LNS believes that in those industries where APM is considered a key pillar of operational excellence, that if one takes the same view of the production plant and focuses on Smart Connected Assets the same way Industry 4.0 is focused on the design and manufacturing of Smart Connected Products, a concept we call APM 4.0, that businesses can do much more. Specifically, using the technologies described above, and combining them with advanced simulation and modeling to facilitate AI and ML, assets can be managed to not only improve reliability, but also drive higher profitability. Businesses can expand from just looking at how to avoid machine failure to understanding how to drive optimal business performance that really effects change. The key to making this change is to expand the use of analytics from a backwards looking descriptive and diagnostic approach to a forward looking predictive and prescriptive approach.
Rather than having to set an alarm threshold indicating that a piece of equipment may have exceeded an operating condition that in the past was a precursor to a failure, APM 4.0 empowers operators to take a different approach. Operators can use Big Data Analytics to paint a picture of the entire environment that existed prior to the failure, then with AI and ML technologies consider how they might operate equipment differently to still meet production, quality and profitability goals, all while avoiding failure. Alternately, if the analytics tell you that the best solution is to affect a repair to maintain schedule, quality and profits then take that approach.
The key to being successful with APM 4.0 is to take a systems perspective. Instead of looking at just the asset look across the entire value stream of the process to understand the best approach. Then as confidence in the ability of the technology to provide profitability guidance grows, start automating the application of those decisions. When companies start to use technology to automate optimizing at the corporate strategy level rather than just automating basic control functionality they are truly transforming their business holistically, not just digitalizing individual functions.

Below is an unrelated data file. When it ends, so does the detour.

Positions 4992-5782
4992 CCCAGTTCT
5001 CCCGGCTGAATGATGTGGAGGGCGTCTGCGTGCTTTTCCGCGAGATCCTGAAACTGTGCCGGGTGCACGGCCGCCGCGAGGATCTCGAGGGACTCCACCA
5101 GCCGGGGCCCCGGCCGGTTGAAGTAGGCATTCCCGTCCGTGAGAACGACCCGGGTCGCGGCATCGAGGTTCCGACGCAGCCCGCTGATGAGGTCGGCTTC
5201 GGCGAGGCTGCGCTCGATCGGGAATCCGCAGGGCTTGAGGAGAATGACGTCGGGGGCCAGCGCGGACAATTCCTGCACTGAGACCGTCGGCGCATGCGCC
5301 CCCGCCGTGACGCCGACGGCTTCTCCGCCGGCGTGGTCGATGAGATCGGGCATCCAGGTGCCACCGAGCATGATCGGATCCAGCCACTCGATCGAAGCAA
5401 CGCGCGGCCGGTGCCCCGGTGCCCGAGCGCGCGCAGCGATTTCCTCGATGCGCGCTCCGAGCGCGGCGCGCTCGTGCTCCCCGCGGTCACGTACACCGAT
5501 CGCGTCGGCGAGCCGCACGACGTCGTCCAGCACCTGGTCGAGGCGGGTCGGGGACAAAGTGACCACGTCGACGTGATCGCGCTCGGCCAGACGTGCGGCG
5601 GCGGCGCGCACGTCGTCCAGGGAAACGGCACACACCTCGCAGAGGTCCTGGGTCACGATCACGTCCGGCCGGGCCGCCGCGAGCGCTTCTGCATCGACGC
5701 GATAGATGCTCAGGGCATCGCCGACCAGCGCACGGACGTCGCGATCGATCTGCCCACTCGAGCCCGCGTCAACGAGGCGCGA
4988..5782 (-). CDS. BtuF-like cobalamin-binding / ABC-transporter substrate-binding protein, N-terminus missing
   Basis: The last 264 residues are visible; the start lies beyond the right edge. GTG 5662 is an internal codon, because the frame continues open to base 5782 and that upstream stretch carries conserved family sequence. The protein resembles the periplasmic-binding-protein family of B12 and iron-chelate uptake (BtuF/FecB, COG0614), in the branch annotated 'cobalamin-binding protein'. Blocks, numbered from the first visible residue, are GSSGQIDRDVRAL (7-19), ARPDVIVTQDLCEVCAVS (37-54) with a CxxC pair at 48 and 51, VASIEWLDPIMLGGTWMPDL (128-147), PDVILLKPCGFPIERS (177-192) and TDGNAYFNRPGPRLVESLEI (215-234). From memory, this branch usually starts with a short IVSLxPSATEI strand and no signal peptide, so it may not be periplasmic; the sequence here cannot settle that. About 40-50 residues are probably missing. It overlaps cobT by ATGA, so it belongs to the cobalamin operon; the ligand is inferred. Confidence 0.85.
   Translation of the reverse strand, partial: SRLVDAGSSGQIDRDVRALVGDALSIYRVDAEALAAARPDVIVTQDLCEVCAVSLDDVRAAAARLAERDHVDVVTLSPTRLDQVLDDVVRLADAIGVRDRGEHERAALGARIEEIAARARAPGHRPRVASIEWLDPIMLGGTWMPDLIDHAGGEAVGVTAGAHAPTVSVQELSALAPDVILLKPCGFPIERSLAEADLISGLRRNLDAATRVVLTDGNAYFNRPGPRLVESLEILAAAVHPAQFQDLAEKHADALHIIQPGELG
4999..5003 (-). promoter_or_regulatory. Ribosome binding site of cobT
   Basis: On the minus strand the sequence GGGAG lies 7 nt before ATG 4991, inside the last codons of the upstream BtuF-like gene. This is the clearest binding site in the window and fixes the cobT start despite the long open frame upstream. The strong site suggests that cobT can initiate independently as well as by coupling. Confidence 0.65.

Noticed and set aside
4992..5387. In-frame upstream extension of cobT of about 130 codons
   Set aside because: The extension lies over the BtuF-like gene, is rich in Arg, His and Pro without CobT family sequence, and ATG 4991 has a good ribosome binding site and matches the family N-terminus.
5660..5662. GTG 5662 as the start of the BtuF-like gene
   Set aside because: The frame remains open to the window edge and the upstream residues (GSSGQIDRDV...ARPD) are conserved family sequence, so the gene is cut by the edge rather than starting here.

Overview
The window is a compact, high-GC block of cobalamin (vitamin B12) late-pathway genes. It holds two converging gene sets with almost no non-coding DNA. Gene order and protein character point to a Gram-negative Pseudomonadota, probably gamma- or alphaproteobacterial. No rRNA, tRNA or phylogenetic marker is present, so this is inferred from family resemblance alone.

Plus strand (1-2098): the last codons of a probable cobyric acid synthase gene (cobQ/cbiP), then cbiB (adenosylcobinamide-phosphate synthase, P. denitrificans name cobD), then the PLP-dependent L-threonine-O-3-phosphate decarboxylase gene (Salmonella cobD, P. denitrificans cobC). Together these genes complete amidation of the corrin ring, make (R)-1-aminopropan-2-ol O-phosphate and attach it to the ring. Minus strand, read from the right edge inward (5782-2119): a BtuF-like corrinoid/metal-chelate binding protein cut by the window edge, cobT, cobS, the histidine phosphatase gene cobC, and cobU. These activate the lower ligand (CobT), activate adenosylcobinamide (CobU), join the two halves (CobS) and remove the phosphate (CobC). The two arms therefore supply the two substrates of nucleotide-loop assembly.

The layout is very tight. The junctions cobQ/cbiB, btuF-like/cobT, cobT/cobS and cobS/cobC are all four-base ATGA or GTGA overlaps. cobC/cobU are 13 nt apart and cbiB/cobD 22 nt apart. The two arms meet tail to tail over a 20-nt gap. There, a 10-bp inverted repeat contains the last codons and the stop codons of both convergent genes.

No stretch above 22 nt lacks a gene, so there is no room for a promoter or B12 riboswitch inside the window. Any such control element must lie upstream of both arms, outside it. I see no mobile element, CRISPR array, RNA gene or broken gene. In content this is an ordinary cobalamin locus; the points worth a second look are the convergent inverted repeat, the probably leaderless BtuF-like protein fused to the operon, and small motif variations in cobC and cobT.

To learn more about how APM is evolving and your company can get the most from analytics and increase your profitability watch the On-Demand webinar with LNS Research sponsored by AVEVA
Dan Miklovic is a Research Fellow with LNS Research; he primarily focuses on industrial operations, asset management, and energy management, with collaborate coverage across the Industrial Internet of Things (IIoT), paper and packaging, mining, metals processing and other industry verticals served by LNS Research. Mr. Miklovic is a Lean Sensei with more than 40 years’ experience in manufacturing IT, R&D, engineering, and sales across several industries, and has held key positions with companies like Emerson Electric, Mallinckrodt Chemical, Weyerhaeuser, Scott Paper, Aspen Technology. He is a fellow of the Industrial Computing Society and past leader in ISA, TAPPI and SME, and held an adjunct faculty position at Central Washington University for 16 years. Mr. Miklovic holds a BS in Electrical Engineering from the University of Missouri and earned a Masters of Science in Management from the University of Southern California.